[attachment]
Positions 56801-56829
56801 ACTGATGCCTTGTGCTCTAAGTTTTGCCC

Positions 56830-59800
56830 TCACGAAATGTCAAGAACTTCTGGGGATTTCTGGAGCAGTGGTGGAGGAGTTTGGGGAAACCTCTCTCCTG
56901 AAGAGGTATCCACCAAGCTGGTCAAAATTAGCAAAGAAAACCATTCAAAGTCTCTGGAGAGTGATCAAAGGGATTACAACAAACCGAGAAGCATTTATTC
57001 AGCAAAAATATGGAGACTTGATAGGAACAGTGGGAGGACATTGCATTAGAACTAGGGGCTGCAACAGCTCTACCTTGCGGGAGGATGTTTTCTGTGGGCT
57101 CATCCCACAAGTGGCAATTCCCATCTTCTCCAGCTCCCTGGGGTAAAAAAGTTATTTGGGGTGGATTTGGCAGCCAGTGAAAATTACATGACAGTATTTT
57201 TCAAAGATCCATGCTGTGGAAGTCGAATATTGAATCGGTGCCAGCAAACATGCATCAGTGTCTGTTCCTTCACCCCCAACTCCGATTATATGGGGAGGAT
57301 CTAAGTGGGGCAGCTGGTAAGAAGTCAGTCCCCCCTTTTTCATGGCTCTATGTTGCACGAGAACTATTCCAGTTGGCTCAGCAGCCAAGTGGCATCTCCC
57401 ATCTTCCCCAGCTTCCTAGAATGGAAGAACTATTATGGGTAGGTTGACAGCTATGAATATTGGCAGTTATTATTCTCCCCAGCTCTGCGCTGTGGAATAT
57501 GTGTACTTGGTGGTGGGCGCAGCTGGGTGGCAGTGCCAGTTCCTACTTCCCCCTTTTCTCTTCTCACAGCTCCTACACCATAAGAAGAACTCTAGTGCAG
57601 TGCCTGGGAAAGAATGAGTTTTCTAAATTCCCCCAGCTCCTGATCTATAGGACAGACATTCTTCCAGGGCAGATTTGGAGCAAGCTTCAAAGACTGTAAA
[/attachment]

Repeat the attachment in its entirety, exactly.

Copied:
Positions 56801-56829
56801 ACTGATGCCTTGTGCTCTAAGTTTTGCCC

Positions 56830-59800
56830 TCACGAAATGTCAAGAACTTCTGGGGATTTCTGGAGCAGTGGTGGAGGAGTTTGGGGAAACCTCTCTCCTG
56901 AAGAGGTATCCACCAAGCTGGTCAAAATTAGCAAAGAAAACCATTCAAAGTCTCTGGAGAGTGATCAAAGGGATTACAACAAACCGAGAAGCATTTATTC
57001 AGCAAAAATATGGAGACTTGATAGGAACAGTGGGAGGACATTGCATTAGAACTAGGGGCTGCAACAGCTCTACCTTGCGGGAGGATGTTTTCTGTGGGCT
57101 CATCCCACAAGTGGCAATTCCCATCTTCTCCAGCTCCCTGGGGTAAAAAAGTTATTTGGGGTGGATTTGGCAGCCAGTGAAAATTACATGACAGTATTTT
57201 TCAAAGATCCATGCTGTGGAAGTCGAATATTGAATCGGTGCCAGCAAACATGCATCAGTGTCTGTTCCTTCACCCCCAACTCCGATTATATGGGGAGGAT
57301 CTAAGTGGGGCAGCTGGTAAGAAGTCAGTCCCCCCTTTTTCATGGCTCTATGTTGCACGAGAACTATTCCAGTTGGCTCAGCAGCCAAGTGGCATCTCCC
57401 ATCTTCCCCAGCTTCCTAGAATGGAAGAACTATTATGGGTAGGTTGACAGCTATGAATATTGGCAGTTATTATTCTCCCCAGCTCTGCGCTGTGGAATAT
57501 GTGTACTTGGTGGTGGGCGCAGCTGGGTGGCAGTGCCAGTTCCTACTTCCCCCTTTTCTCTTCTCACAGCTCCTACACCATAAGAAGAACTCTAGTGCAG
57601 TGCCTGGGAAAGAATGAGTTTTCTAAATTCCCCCAGCTCCTGATCTATAGGACAGACATTCTTCCAGGGCAGATTTGGAGCAAGCTTCAAAGACTGTAAA